Hello, ​trouble.

I had the best year of my life when I was in grade nine, Alateen had given me some self-esteem and popularity. However, I still lived in a tension-filled, abusive home and my good sense-of-self didn’t last long. I had also been having digestive issues for years and was diagnosed with gallstones and was scheduled for major surgery that September.  Prior to that though, my devolution from Alateen to alcoholic was pretty memorable.

As I had mentioned, I was a popular Alateen speaker and was invited to a big Alanon conference in Sault St. Marie so a bunch of Alanoners and I took the long trip from Northern Ontario. While the adults were out at a bar (Yes, a bar) I got bored and went for a walk along the highway and this ‘nice’ guy stopped and offered me a ride…

Well…I vaguely remember drinking in Sault St. Marie, Michigan before going back to his place. By the time I made it back to our hotel – it was in a state of emergency because they had been looking for me for hours! Once home, I met an older woman I started hanging out and drinking with regularly. We even went to a local country bar so often, I was dating the lead singer of their house band, I was 14. The night before being admitted for my surgery, I got drunk on screwdrivers.

This was 1977 and I was in the hospital for 8 days! I was also left with a huge scar across my abdomen that negatively affected my self-image more. The recovery required me to miss about 2 months of grade 10 and I was completely overwhelmed when I tried to catch up so I just gave in and started stealing pills from my mother who was still very ill after having a near death experience of her own where a huge tumour was removed from her pancreas.  I skipped school more than I attended and was either drunk or stoned or both most days. I was regularly ordered to school detention or, “sin bin” as we called it, but I skipped those too! Eventually, they asked me to leave school, just weeks before my 16th birthday!

My great year was long gone and I made a deeper descent into despair, depression, and addiction. I went from the school honour roll in grade nine to trying and failing to finish grade ten 3 times. I was out of it most days on booze, pills and whatever drugs were going around. I would disappear for a few days every couple of weeks too. My poor Mother! In one foul swoop, I went from Alateen to Alcoholic and would spend the next few years submerged in a bottle.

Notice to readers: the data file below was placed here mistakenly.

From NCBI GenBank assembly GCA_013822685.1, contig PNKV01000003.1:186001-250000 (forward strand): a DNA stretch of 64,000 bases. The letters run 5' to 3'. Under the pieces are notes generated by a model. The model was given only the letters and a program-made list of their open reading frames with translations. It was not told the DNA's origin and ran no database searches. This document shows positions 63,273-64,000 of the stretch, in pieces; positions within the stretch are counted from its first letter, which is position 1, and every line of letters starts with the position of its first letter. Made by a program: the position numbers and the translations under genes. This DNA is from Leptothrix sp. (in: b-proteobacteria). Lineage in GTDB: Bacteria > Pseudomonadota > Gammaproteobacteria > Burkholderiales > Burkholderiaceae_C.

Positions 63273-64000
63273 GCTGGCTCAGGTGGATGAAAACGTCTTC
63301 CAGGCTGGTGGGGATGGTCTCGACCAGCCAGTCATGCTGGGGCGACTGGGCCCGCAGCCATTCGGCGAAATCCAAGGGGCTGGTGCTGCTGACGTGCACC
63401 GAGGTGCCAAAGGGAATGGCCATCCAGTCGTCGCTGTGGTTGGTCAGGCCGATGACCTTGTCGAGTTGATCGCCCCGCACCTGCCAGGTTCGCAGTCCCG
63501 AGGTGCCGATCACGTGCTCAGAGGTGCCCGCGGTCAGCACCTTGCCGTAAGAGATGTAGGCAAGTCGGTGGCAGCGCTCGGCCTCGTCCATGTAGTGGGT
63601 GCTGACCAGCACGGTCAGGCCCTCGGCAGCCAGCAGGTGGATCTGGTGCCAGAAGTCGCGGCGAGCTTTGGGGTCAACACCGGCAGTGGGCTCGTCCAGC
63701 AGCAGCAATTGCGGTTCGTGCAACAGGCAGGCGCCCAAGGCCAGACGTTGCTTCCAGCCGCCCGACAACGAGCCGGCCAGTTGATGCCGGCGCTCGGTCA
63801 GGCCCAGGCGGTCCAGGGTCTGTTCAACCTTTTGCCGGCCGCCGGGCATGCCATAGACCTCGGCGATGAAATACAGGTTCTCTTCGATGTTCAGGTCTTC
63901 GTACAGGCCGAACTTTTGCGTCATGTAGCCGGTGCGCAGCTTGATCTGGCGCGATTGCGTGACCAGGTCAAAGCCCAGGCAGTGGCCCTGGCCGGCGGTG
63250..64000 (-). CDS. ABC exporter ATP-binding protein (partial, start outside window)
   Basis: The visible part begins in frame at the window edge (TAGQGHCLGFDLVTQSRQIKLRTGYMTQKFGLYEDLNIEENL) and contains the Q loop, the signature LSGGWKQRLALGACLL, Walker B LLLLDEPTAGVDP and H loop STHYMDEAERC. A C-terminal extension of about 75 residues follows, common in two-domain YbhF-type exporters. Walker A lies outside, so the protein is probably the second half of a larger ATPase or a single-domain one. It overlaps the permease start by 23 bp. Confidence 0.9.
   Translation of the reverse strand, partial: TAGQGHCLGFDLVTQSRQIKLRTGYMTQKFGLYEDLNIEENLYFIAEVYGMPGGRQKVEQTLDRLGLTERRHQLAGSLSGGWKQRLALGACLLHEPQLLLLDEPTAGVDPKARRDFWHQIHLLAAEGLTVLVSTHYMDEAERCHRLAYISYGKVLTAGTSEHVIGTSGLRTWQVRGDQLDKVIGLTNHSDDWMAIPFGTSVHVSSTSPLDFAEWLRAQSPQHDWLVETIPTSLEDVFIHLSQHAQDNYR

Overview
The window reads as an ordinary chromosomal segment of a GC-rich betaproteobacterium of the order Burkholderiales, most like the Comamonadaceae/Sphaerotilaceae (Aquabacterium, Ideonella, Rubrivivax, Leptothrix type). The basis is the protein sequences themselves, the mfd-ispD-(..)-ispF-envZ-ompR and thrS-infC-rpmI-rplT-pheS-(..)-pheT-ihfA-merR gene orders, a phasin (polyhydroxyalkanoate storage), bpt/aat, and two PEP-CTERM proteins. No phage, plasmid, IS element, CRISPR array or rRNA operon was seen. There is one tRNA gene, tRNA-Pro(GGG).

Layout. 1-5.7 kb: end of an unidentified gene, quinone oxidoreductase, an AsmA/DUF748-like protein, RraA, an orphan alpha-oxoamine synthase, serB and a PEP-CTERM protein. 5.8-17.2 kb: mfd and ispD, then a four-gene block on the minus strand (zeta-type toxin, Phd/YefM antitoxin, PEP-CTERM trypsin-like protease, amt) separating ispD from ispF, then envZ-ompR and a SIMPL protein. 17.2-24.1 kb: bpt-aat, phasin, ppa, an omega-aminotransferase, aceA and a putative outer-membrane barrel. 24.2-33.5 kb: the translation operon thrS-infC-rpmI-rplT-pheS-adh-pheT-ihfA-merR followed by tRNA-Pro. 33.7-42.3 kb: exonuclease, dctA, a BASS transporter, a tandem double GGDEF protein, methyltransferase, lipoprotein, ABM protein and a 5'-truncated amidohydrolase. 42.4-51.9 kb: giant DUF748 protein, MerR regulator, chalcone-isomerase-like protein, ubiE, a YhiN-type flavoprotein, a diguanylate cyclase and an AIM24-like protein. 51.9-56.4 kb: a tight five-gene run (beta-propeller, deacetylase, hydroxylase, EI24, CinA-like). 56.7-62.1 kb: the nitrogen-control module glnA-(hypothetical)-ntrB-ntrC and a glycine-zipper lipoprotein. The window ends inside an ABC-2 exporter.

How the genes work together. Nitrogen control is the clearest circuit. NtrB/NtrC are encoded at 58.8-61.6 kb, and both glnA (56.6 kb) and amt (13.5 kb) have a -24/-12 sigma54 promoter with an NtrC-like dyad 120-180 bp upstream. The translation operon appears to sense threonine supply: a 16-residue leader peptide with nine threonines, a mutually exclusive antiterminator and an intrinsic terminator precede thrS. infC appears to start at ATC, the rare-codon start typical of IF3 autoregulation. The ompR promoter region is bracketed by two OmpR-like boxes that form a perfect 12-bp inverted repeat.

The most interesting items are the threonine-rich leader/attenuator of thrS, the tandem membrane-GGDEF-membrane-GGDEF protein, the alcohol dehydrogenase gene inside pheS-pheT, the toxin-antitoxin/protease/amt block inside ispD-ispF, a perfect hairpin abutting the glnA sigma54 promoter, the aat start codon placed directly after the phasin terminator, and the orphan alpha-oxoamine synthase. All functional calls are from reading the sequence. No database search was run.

In those years more trauma piled on; my father had physically assaulted me and I spent a month in a soft neck brace but had to lie to everyone about what happened. My sexual predator had friends who took advantage of me too and I had an abortion at 16 years old that I hid and lied about too.  I had no self-esteem and knew I was a waste of space, but I wanted to matter, somewhere, to someone. Then I met my first boyfriend, he was one of 18 Nigerian exchange students that had come to study at our college, we were young and became inseparable until my anxieties and PTSD lead to hard drinking, drugs, and promiscuity. I walked away from the first man who loved me because I believed I didn’t deserve him and I was driven by self-destruction.

Now I understand that PTSD will cause self-destructive behaviour, depression, anxieties, and addiction, but back then, to me and everyone around me, I was just damaged. There was so much ‘wrong’ with me I couldn’t imagine ever mattering in this world and I became more and more paralyzed emotionally, mentally and physically.  I fell into my first major depression and my childhood anxieties evolved into full-blown agoraphobia and I was completely unable to leave the house and at times my room.

My Mother’s health had improved while she continued in Alanon where she had found some serenity, healing and loving friendships. She even attended an Alanon retreat that profoundly affected her and she convinced me to go because she believed it would help me and I had nothing left to lose.  I met one of the most influential women in my life there, Sister Peg. She was very down-to-earth, a self-composed, and self-confident woman who saw the path I was on and helped me to see it too.

My next post will be about the power of love and planting the first seed of hope.

Thanks for reading this and sharing in my journey. Please remember that I am no longer in those depths of despair or depression and that IS the whole point of this blog. I regret that there are many incidents of trauma, tragedy, and grief that I have to share with you but I am going to interject with some positive ones, just like the small seeds of hope that have kept me going.

 

Love, Lyn xo